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CLIX 1.7.2f 'f'

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THE WORLD (Rixstep) — There are some very weird rumours circulating right now in the MAC COMMUNITY, one of which - by far the most controversial - is that MacOS is no more. Based on loose innuendoes and asides from the likes of David 'Pogueman' Pogue and Rixstep, these rumours hint at another operating system having taken MacOS' place.

Although presently unconfirmed, these rumours - if proven to be true - would indicate a great many users will have to 'go back to school' and otherwise adjust once more - and worst of all abandon their lifelong computing habits with their beloved MacOS.

Another operating system has supposedly taken the place of venerable MacOS under the bonnet of Apple computers - an operating system created in the dungeons of the extremely user unfriendly laboratories of AT&T. This system is sometimes known by the name 'UNIX'. [What 'UNIX' stands for or whether it represents an acronym is not known at present. But we're working on it. Ed.]

'UNIX' sports something known as a 'command line'. This 'command line' is used in place of the superior Macintosh Graphical User Interface. If Mac users are forced to use this 'command line', chaos and mayhem may result.

There is one way around the current dilemma however: CLIX 1.7.2f 'f'. 'CLIX' is a program, not an alternative operating system, and all it does is assemble often-used 'command lines' in an accessible Macintosh Graphical User Interface so keyboard use is kept to an absolute minimum.

This makes it possible for even the most advanced Macintosh user to accomplish necessary tasks while running the operating system 'UNIX'. Barring a return to the beige box, this seems to be the best option for all.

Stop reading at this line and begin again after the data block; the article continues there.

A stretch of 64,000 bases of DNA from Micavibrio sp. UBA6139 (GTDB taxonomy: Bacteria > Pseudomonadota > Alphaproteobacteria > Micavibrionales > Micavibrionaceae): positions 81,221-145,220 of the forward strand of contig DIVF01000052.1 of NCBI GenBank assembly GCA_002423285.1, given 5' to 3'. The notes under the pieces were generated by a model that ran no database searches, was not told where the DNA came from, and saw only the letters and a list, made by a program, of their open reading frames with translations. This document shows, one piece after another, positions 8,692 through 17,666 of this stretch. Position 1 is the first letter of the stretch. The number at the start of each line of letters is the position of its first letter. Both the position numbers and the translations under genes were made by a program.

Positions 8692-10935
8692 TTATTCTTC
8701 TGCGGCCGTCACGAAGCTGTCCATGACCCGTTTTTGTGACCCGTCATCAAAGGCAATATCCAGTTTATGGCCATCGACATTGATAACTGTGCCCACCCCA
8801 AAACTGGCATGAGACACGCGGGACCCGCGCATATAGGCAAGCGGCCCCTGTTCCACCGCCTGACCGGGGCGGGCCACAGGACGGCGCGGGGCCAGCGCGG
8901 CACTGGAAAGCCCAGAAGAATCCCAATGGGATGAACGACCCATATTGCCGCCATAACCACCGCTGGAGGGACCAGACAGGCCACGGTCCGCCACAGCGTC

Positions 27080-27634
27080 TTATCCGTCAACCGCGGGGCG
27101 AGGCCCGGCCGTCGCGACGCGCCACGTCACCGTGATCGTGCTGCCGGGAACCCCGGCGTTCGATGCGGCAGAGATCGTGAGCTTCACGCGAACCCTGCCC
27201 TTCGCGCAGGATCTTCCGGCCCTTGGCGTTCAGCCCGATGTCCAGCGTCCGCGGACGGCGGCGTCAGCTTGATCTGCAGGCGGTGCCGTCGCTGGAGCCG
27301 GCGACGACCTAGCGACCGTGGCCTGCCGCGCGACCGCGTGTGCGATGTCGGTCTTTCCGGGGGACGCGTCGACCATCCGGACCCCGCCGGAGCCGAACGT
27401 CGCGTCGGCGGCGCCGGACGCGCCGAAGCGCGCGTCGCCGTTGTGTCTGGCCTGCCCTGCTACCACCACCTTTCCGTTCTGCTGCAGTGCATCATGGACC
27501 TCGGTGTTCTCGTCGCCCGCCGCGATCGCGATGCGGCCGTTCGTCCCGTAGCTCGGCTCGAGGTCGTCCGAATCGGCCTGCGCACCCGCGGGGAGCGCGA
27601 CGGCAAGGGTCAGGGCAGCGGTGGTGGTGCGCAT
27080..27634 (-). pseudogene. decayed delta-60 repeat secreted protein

CLIX works as a standard multi-window document-based editor. It edits 'CLIX documents'. These documents are records of 'command lines' together with descriptions of what the 'command lines' do. All the user has to do is click the 'Run' button to make things happen.

Following are screenshots of a typical CLIX user session.

Figure A. The user has opened the CLIX document 'system.clix' and is poised to activate the 'whoami' command.

Figure B. The user double-clicks the 'whoami' command, releasing the CLIX command sheet. The fields in this sheet are (theoretically) editable.

Figure C. The user option-double-clicks the word 'whoami' in the 'Command Line' field to invoke documentation for the 'whoami' command.

Figure D. The user command-double-clicks the word 'whoami' in the 'Command Line' field to invoke 'apropos documentation' for the 'whoami' command. Apropos documentation lists all references to 'whoami' found anywhere in the 'UNIX' operating system.

Figure E. The user connects the 'ManOpen' system to CLIX and 'apropos documentation' appears on screen in the Macintosh Graphical User Interface. 'ManOpen' is a program written for an operating system called 'NeXTSTEP'. Although not 'UNIX' per se, 'NeXTSTEP' is similar and its programs can often run on 'UNIX'.

Figure F. The documentation for 'whoami' appears on screen in the same Macintosh Graphical User Interface. With all this help, the user is now much closer to finding the answer to 'whoami'.


The codename for CLIX 1.7.2f 'f' has been 'f'. It is highly optimised; as soon as Apple release their 'rev B' Intel laptops it should be 'universal' as well. It has on its way to 1,500 commands for your diversion, erudition, and general entertainment.

And it is available now.

See Also
CLIX Features
CLIX Homepage
Cool Clever Stuff with CLIX
Cool Clever Stuff with CLIX II
Cool Clever Stuff with CLIX III
The Chocolate Tunnel
New MacOS X trojan-virus alert
Peeking Inside the Chocolate Tunnel
Security hole in OS X also affects Apple Mail
CLIX 1.7.2d 'pk' — Explosive Action!

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